It is reported that Priti Patel is seeking to give indemnity to Border Force staff who may commit a criminal act when dealing with migrants crossing the Channel in small boats.
This clause is reported to be in the draft bill:
‘A relevant officer is not liable in any criminal or civil proceedings for anything done in the purported performance of functions under this part of this schedule if the court is satisfied that (a) the act was done in good faith, and (b) there were reasonable grounds for doing it.’
It is hard to envisage what criminal or civil offence Border Staff might commit apart from causing the death of a refugee, directly or indirectly.
If they did cause the death of a refugee this would be a breach of international law.
To indemnify them against prosecution for this would be, in effect, the state condoning murder.
This is about a clause in a draft Bill. I’m a retired lawyer. I have given an opinion. If you don’t like what I say specifically about the draft clause feel free to seek a second opinion. I don’t deal in hypotheses. Frankly some posters sound on the verge of hysteria. That’s my final word on this ridiculous thread.
For those who pooh poohed the implications of this Bill, David Allen Green, a former government lawyer, writes in Prospect magazine:
The government of the United Kingdom does not say that it wants to kill people, but it does want to be as free as possible from any legal consequences when its agents cause death. Statute by statute, the trend is for the British state to remove any relevant criminal or civil liability from those who make life or death decisions in its name.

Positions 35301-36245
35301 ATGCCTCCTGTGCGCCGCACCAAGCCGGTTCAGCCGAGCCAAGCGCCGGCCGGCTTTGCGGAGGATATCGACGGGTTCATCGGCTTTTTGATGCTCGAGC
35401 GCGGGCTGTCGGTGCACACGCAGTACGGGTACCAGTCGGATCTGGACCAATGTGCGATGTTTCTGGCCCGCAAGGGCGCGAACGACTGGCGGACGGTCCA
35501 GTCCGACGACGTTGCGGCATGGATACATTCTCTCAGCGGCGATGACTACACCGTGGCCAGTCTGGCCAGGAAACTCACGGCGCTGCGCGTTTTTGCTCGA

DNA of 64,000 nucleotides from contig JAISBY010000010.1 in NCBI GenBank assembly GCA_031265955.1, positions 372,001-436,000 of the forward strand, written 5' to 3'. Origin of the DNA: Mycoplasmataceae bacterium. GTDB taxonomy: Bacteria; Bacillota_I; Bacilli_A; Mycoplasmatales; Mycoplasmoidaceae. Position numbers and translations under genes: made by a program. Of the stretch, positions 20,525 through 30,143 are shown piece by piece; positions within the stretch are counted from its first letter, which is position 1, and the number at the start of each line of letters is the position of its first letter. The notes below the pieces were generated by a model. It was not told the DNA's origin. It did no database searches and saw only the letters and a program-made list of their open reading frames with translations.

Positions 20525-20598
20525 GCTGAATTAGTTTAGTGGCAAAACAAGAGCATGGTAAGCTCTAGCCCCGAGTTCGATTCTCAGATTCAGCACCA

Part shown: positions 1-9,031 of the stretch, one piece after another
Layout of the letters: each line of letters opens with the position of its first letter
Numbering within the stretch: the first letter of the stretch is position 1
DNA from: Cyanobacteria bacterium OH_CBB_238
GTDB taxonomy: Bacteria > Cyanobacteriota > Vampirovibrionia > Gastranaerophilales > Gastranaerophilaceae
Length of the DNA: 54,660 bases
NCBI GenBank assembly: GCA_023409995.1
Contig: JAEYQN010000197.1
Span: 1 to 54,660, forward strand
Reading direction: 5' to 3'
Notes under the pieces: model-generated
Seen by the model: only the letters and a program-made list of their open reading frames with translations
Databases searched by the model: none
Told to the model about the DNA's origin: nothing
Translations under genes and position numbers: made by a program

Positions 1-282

Ministers do not believe the practical immunity afforded by our political-media culture is enough. The nods and winks to the prosecution service do not provide sufficient cover. Ministers want there to be a formalisation of official protection. Not only must injustice be done, but injustice must be seen to be done, with full legal protection.
If the legislative trend continues, any agent of the state who makes life or death decisions will not face legal liability. There are always calls for police to be safe from prosecution when they kill people. And one day we will end up in a situation where, even if the state becomes reckless about the lives of its citizens, there will be no legal incentive for it to behave otherwise. The UK state may not want its officials and operatives to kill people, but soon there may be no legal consequences if they do.